"It's surprising when you can get rid of bottom-line debt, how much you can reinvest," Mince says.
Mince stepped in as someone with theatrical and festival experience; he'd organized a couple editions of the Really Big Short Film Festival, featuring shorts on IMAX's really big screen, before he answered the call for a programming expert. Pell says of Mince that "he puts his heart and soul into this," that "he wants to see Indy thrive as a film community; and for a change, we're actually putting a dent in that goal."
Pell is new to the festival. To give a little context, Mince is one of the veterans on staff, and no single staff volunteer has stuck around since it was founded. Pell started last year as a blogger, then took on her PR and marketing position in 2013. "Anyone on the board will tell you that I know nothing about film," she jokes. "It's gotten to the point where they stop asking if I've seen this or that movie. It's not so much about the film aspect for me, but about the way art and film get to the masses. It's encouraging people to talk about art, getting people to the Fringe Theatre or Indy Reads Books."
Mince says he'll be around forever - "you'll have to pry me off this thing with a pry bar" - and that, like Pell, he's doing this for the community, not for outside filmmakers (or cinephiles, necessarily) or to impress anyone outside this market. From that perspective, the festival is about "adding another layer to the market as far as cultural events that bring in and keep people here professionally." And it's also about helping the local filmmaking community via Skype Q&As and in-person interactions - and showing outsiders that Indianapolis is a viable spot in terms of both distribution and production.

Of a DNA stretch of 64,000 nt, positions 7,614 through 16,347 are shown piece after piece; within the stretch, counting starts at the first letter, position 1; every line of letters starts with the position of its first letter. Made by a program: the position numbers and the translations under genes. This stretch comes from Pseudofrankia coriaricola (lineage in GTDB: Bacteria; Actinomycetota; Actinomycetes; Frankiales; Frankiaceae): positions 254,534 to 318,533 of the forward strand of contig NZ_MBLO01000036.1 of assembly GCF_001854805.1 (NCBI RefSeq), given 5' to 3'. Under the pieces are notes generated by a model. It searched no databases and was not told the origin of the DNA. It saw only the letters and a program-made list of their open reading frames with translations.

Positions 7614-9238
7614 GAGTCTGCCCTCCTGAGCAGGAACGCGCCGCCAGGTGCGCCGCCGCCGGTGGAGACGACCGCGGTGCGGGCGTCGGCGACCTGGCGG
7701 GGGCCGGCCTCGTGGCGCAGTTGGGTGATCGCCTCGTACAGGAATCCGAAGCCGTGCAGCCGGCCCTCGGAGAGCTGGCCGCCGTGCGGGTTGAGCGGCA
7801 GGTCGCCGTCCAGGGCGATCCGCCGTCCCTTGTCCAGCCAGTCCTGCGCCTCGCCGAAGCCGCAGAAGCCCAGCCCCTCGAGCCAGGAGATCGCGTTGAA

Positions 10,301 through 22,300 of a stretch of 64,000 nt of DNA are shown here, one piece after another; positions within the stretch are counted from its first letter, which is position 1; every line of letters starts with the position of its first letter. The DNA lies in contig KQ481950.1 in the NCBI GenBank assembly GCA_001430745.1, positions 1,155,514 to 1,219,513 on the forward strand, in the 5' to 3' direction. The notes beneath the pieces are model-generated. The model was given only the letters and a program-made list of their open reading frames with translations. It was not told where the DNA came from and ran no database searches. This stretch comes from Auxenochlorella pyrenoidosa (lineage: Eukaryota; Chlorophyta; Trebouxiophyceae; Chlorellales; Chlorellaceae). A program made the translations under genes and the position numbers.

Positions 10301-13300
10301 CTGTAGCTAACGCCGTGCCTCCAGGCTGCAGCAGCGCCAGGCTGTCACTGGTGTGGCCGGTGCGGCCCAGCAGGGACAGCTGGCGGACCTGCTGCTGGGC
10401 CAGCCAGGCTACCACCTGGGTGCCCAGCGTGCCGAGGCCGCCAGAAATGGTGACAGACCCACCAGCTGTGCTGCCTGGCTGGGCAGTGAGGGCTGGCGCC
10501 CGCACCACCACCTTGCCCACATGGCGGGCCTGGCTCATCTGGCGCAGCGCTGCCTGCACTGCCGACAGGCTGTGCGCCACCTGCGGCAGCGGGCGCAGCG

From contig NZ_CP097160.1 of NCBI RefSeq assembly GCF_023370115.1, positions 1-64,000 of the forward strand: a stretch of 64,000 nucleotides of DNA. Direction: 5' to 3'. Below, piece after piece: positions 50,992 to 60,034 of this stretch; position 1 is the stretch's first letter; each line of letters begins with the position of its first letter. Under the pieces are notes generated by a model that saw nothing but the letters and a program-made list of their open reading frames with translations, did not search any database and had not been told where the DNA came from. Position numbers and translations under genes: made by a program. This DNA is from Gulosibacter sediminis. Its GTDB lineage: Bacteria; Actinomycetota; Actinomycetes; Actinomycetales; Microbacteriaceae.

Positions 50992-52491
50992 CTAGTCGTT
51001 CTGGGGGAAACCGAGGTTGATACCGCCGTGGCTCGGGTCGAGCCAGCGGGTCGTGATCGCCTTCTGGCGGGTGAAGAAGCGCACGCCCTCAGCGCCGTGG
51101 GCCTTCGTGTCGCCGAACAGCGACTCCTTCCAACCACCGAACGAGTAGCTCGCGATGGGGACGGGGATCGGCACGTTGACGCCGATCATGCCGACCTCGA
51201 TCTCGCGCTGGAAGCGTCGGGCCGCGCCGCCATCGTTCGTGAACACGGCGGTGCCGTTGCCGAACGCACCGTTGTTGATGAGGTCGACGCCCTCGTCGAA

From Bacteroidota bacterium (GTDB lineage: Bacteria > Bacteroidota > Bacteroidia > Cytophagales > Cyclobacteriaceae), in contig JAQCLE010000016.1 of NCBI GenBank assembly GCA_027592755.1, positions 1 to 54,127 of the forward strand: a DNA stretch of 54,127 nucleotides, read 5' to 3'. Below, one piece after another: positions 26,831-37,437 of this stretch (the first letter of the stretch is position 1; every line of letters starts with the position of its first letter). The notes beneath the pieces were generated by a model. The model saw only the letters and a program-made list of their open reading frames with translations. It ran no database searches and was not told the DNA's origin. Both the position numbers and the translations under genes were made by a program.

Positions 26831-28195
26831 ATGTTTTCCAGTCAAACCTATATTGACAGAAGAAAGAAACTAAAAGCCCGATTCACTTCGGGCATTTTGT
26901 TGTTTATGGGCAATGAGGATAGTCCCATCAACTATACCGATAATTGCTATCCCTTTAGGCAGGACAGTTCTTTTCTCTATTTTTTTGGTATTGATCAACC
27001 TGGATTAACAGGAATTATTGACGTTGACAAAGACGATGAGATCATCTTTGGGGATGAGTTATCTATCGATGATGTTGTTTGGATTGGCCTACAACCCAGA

It hasn't all gone according to plan, of course; Mince talks of technical glitches and last-minute theater changes and that time that a tiger nearly mauled a captive audience. Wait, that's a little sensational; as the story goes, in 2009, the Fest presented a documentary called The Tiger Next Door about a rather unbalanced dude living in Flat Rock, Ind., who kept an awful lot of tigers and other dangerous animals in his backyard. The director and the animal keeper were scheduled to attend the first screening, and a few days before it was to take place, the keeper called up Fest staff to inform them that he would be bringing a tiger to the screening. In a cage, of course. And he wasn't asking; he was telling, just giving a fair warning.
The requisite shitstorm ensued, as the IMA, then the DNR and probably other acronyms got involved, while the keeper remained committed to bringing his animal friend. The DNR sent two armed constables to the screening, but they ended up twiddling their thumbs; the keeper didn't bring his cat, and the screening went ahead without any sort of dimension-crossing, cat-leaping-out-of-the-screen surrealism. "It was not a PR stunt," Mince assures (and this writer will add here that NUVO is taking this story on Mince's word, because it is a good story).